Registration of your vehicle at RWD and thus obtaining Dutch license plates is not compulsory.   If you keep your foreign registration (license plates), you will pay both the Dutch vehicle tax and the country of official registration. If your stay is less than 12 months, you might keep your foreign registration (number plate). Otherwise, it may be better to register your vehicle in the Netherlands.

4. Arranging final exemption for BPM

Within a period of 12 months after your registration in the Personal Records Database, you can arrange final exemption for BPM; with or without choosing for a Dutch number plate. Exceeding that period one has to pay BPM.    

The requirements are to be found under File a declaration for BPM. Although the declaration process leads to a calculated BPM-amount, that amount will not be charged, provided you have been granted a positive decision regarding BPM exemption.   

However, due to the numerous administrative steps to get your car financially and legally on the Dutch road, it is worth it to consider involving experts. They can also discuss the option of keeping your foreign registration. Relocation service companies could assist you.   

Buying a Car in the Netherlands

The process of buying a car in the Netherlands, essentially, is not different to other places. Official brand dealers, offer new and young used cars, whereas non-official dealers and private persons offer (only) 2nd hand cars.   

For incoming internationals one of the advantages of addressing car dealers lies in the fact that they take the administrative burden of registering and paying the (once-only) BPM. Would you nevertheless like to try the private used car market, then internet platforms like, Autoscout24.nl, Gaspedaal.nl, Marktplaats.nl (all in Dutch) are a good start.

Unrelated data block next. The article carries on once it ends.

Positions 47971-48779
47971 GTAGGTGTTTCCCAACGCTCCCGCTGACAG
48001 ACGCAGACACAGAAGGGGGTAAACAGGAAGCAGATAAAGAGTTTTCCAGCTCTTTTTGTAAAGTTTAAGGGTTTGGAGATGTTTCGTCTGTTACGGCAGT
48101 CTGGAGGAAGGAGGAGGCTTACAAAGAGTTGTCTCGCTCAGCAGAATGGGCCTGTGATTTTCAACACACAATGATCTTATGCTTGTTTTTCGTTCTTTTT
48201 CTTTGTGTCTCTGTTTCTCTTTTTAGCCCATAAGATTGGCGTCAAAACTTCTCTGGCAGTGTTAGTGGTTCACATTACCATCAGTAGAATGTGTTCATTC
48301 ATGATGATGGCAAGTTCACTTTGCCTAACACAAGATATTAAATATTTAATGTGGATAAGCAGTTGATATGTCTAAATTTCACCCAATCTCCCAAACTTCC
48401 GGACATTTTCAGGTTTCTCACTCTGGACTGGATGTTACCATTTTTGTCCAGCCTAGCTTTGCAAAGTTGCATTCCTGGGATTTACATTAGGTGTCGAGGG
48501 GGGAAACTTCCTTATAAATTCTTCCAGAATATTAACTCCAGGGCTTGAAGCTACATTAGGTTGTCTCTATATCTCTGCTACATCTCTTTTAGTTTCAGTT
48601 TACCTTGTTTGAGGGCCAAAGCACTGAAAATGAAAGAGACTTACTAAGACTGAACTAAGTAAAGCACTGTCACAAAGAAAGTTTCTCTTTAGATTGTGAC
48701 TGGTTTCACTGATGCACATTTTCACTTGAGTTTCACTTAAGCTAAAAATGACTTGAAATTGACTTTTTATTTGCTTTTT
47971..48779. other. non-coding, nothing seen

Note, that a little bit of bargaining in the market for used as well as new cars is rather common in this country.   

Purhcasing an imported car

Due to the (once-only) BMP, quite a number of Dutchmen import (new or used) cars from other European countries. 

The administrative procedure for “normal” imports  is more expanded than for importing in conjunction with relocation. Apart from the mandatory Dutch registration formalities, car import is confronted with a mixture of different taxes to be paid: certainly BPM, possibly VAT and/or import taxes. This depends on the origin of the car and its status.  

The costs can roughly be calculated in advance. Due to the complexity however, it is advisable to consult companies that offer import services and/or relocation companies.   

Car stereo

Car Sharing

Sharing a car rather than owning it gets increasingly  popular. The number of share options in Leiden is growing. For example:   

  • Greenweels (in English)  
  • My Wheels (partly in English, click Huur een auto, then scroll down to “Join the community”)  
  • Snappcar (in English)    
  • Vereniging voor Gedeeld Autogebruik , Association for Shared Car Use (in Dutch only).